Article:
I read a comment on Rossa's blog yesterday about the use of the word schizophrenia - I can't remember who, but somebody said it makes them sick to even hear that word. And that person is right - the word needs to go, along with a lot of outdated attitudes. I am sorry that I use it so much, on this blog and in my book. But I do it for the right reasons - to draw attention to how wrong it is to label, to pidgeonhole people.

Enough for now.  And by the way, I am wondering why nobody has been commenting on here in the last few days.  Has anybody read the book yet?  Does anybody have an opinion or a question or a thought to share with me?  Is anybody out there?  Hello?  Hello?...
Louise x


  1. Actually, Duane is a guy, like Duane Eddy the guitarist is a guy (bloke?) You have hit upon something that is the elephant in the room. First of all, I think it is outrageous that you would have to fill out a medical form for a school clerk to the governors meeting. But, what are they going to do with you if they find out? Fire you? What if you went bonkers for the first time in your life after you took up the position? I would like to know if it's okay to lie on a medical form in the case of so-called mental illness. Since there is no diagnostic test to prove the existence of a mental illness, all you would be putting down on a medical form is hearsay. Like that stupid doctor telling you that your diagnosis stands, after he checked with others. That's hearsay, in my opinion. Or, you could call it gossip. Anyway, all that stands between us and a decent job (when we wish to take one on) is lack of confidence. It usually boils down to lack of confidence, and you don't need a mental health label for that!
    Thanks for your post.

  2. Ah, thanks Rossa. I did wonder if Duane was a man. It's not a very English name, that's my excuse, though I should have looked it up... And yes, I think my confidence was the main part of the problem with that job. The school really wanted me to do the job (the head teacher at the time liked me, but of course she didn't know about the diagnosis and I lacked the courage to tell her). I was much more nervous then - I have improved gradually over the last ten or so years. I actually took the notes at one meeting to see if it would suit me and I had a panic attack during the proceedings (although I still produced a good set of minutes). So my nerves were probably a factor too when I decided not to formally apply for the position, plus the fact that my elder son was just a few weeks old (he was born on the Friday after my daughter began school).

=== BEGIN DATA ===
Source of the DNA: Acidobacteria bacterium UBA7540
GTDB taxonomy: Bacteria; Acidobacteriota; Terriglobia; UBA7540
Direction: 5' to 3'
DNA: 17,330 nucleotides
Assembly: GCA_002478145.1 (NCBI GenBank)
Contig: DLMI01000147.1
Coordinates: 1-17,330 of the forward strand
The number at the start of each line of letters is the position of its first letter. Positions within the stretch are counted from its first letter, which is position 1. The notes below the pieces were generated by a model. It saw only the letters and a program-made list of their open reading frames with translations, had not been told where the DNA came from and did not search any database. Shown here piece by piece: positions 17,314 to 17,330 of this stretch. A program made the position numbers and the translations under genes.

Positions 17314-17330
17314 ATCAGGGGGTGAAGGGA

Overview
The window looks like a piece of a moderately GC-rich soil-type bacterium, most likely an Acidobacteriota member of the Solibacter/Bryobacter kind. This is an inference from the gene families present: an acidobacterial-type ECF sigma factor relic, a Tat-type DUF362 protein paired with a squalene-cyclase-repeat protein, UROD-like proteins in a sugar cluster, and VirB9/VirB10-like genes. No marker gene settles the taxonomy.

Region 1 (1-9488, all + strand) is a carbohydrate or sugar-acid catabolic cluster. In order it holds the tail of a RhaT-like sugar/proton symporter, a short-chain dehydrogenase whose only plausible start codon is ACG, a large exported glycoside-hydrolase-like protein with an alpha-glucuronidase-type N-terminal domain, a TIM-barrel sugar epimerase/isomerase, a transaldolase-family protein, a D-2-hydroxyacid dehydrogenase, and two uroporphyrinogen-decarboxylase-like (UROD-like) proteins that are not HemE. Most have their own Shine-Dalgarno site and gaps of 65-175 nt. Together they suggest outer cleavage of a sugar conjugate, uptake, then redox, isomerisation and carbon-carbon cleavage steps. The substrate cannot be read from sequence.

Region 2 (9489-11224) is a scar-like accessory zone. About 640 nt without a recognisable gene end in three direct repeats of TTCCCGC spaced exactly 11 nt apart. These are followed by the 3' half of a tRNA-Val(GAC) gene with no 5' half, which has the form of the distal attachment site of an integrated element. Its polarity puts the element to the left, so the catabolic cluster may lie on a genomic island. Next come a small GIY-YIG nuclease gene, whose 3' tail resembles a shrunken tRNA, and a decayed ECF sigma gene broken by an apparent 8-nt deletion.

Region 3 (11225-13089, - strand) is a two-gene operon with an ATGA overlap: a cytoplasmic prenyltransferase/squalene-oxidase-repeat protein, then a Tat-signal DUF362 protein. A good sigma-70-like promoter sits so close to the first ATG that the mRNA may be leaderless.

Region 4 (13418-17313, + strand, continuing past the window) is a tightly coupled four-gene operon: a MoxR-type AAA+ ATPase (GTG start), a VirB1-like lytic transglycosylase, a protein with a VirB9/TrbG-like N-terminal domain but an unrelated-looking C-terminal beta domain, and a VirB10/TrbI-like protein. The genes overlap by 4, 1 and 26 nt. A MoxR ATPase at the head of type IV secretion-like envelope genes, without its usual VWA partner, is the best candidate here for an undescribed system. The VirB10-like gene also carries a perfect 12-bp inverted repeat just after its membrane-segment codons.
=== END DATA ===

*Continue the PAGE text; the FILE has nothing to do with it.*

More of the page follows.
Yes, the doctor thing was upsetting, but he was a really nice guy, and quite young, and I guess just doing his job. I think he was just trying to help and the 'Team' - maybe his boss? - probably put him in his place. Anyway, what would I have been re-classified as? Schizo-affective? Bi-polar? I think in a way they did me a favour, because I have worked through it all now to the point where I don't feel anybody has or had the right to label me at all. Although I am always aware that I will be vulnerable to stress, I am ready to take my place in the human race again!

    And yes, I could have lied. I did that on an application form for the only 'proper' job I have had, in an insurance office. I lied on the advice of a friend I had studied with at Uni, who qualified as a solicitor (she has now become a barrister). She said 'If you don't lie they won't give you a job' and I thought, 'OK, you're a solicitor, I can take your advice on this'. But I felt a bit funny with the school - because children are involved, I didn't want to mislead anybody about who or what I was. Or thought I was.

    I had a friend at Uni whose Dad worked for the UN - I mentioned him in the book. This friend's Dad once told me a story. He said he was in his office one day (I can't remember what country) and a chap came in and asked if somebody would write him a letter saying that he wasn't mad. He didn't need it for any legal purpose, just wanted written reassurance. (Maybe he was a bit mad? I am allowed to say that...) Anyway, apparently everybody in the office refused to write the letter, except my friend's Dad, who did it, and the man went away happier.

    But you see, I never told my friend that I had been mentally ill. Even after hearing this story. So due to my nerves etc, I didn't help myself, because chances are he and his family would have understood, and so might other people over the years if I had given them a chance. Lots of people have been great to me since I have gone public with all this - nobody at all has been horrid! Which is amazing, and helps my confidence no end.

    As do you and your writing!